London

26 October 2011
Lot 277

1964 Aston Martin DB5

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£224,000 GBP | Sold

United Kingdom | London, United Kingdom

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Chassis No.
DB5/1531/R
Engine No.
400/1501
language

310 hp, 4,200 cc DOHC six-cylinder engine, four-speed manual transmission with overdrive, independent front suspension by double wishbone and coil springs, rear live axle with trailing arms and coil springs, four-wheel hydraulic disc brakes. Wheelbase: 2,500 mm

• Fully documented, original RHD Dubonnet Rosso DB5

• Fresh body-off restoration, up-rated to Vantage specification

• Raced by Stephen Bamford in the 1970s and ’80s

The DB5 is the quintessential 1960s Aston Martin. It appeared in five James Bond films and has been an object of desire for automotive enthusiasts of all ages for nearly half a century. A major technical advance in the marque’s development had occurred in 1958 when the DB4 bowed, and the exceptionally clean Touring design moved away from the more ‘upright’ DB2, now with its Superleggera construction of aluminium panels over a tubular steel skeleton, to rest on a rigid steel platform frame. Aston Martin’s Harold Beach had started work on this chassis design in 1954,and the tubular under-structure was welded on at Aston Martin’s Newport Pagnell works. Finally the aluminium body panels were attached, and Polish-born engineer Tadek Marek’s new 3.7-litre DOHC, all-alloy six-cylinder engine was installed. Complementing the sleek new shape, modern four wheel disc brakes and rack-and-pinion steering became standard equipment.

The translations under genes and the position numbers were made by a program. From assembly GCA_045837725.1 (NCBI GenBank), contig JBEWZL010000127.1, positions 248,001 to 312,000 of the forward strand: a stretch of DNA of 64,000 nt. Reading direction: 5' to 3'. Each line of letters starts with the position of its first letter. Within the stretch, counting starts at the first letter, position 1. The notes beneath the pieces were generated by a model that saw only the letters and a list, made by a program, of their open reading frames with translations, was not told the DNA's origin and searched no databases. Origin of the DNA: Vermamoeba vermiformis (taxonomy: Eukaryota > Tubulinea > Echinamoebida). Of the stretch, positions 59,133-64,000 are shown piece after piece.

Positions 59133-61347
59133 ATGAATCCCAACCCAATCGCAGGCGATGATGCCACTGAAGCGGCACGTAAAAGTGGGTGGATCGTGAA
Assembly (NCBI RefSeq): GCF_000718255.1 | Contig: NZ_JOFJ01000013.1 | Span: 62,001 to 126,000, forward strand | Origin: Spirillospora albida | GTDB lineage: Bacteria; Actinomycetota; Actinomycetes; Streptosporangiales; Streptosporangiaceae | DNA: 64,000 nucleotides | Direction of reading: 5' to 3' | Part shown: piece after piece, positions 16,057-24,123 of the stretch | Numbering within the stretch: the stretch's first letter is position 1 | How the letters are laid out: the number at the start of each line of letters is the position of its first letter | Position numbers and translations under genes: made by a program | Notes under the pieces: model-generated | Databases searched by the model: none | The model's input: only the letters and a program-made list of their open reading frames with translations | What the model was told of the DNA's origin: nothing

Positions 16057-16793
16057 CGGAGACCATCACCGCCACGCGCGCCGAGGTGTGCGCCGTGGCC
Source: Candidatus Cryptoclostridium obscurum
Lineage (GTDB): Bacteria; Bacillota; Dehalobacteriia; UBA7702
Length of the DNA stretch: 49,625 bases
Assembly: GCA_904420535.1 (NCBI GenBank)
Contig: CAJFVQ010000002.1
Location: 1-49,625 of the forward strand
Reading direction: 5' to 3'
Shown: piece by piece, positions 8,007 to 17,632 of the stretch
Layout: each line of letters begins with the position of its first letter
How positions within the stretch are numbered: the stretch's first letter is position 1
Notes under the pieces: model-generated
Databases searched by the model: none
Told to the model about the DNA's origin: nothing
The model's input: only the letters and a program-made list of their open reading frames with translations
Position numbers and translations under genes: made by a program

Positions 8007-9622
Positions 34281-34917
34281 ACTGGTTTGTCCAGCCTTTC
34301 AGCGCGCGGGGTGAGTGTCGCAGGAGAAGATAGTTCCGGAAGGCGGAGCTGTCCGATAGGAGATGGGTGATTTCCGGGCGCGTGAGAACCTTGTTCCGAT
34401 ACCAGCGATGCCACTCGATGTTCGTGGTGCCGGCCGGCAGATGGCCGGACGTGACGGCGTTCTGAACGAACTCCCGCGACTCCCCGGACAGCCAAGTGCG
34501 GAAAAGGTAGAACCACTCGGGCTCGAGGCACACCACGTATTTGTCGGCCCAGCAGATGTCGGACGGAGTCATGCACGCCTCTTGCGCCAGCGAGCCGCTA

The company was soon hitting its stride, both on the racing circuits of Europe and on the showroom floors, and the next development was the DB4 GT, which debuted in the hands of Stirling Moss at Silverstone in 1959. He won the International Trophy race in what was a genuine lightweight two-seater, as the wheelbase had been shortened. The headlights had been faired into the front fenders and power bumped to 302 horsepower with a competition specification twin-plug head and three sizable Weber DCOE carburettors. Noted British journalist John Bolster recorded 152 mph in a road test (in the days before a 70 mph national speed limit and omnipresent traffic cameras, of course).

The DB5 was launched in 1963, but its genesis was really David Brown’s revival of the Lagonda name in 1961, in the shape of the Rapide sedan. The extra weight was compensated for by boring out the DOHC engine to 3,995 cc, and the engine produced 282 hp. The DB5 could be ordered with a four-speed and overdrive, three-speed automatic transmission or later with a five-speed manual transmission. From October 1964, the 325 hp Vantage option was available, with triple Weber carburettors and 9.4:1 compression ratio. In two years’ production, 1,021 DB5s were built, including 123 convertibles.

The car on offer today, DB5/1531/R, combines impressive provenance with stirring competition history in the hands of Stephen “TM” (Top Man) Bamford, driving for the renowned Four Ashes Garage in the late 1970s and early 1980s. In recent times, it has benefitted from a painstaking, fully-documented, body-off restoration, which has returned it to as-new condition but with the additional bonus of a full Vantage upgrade.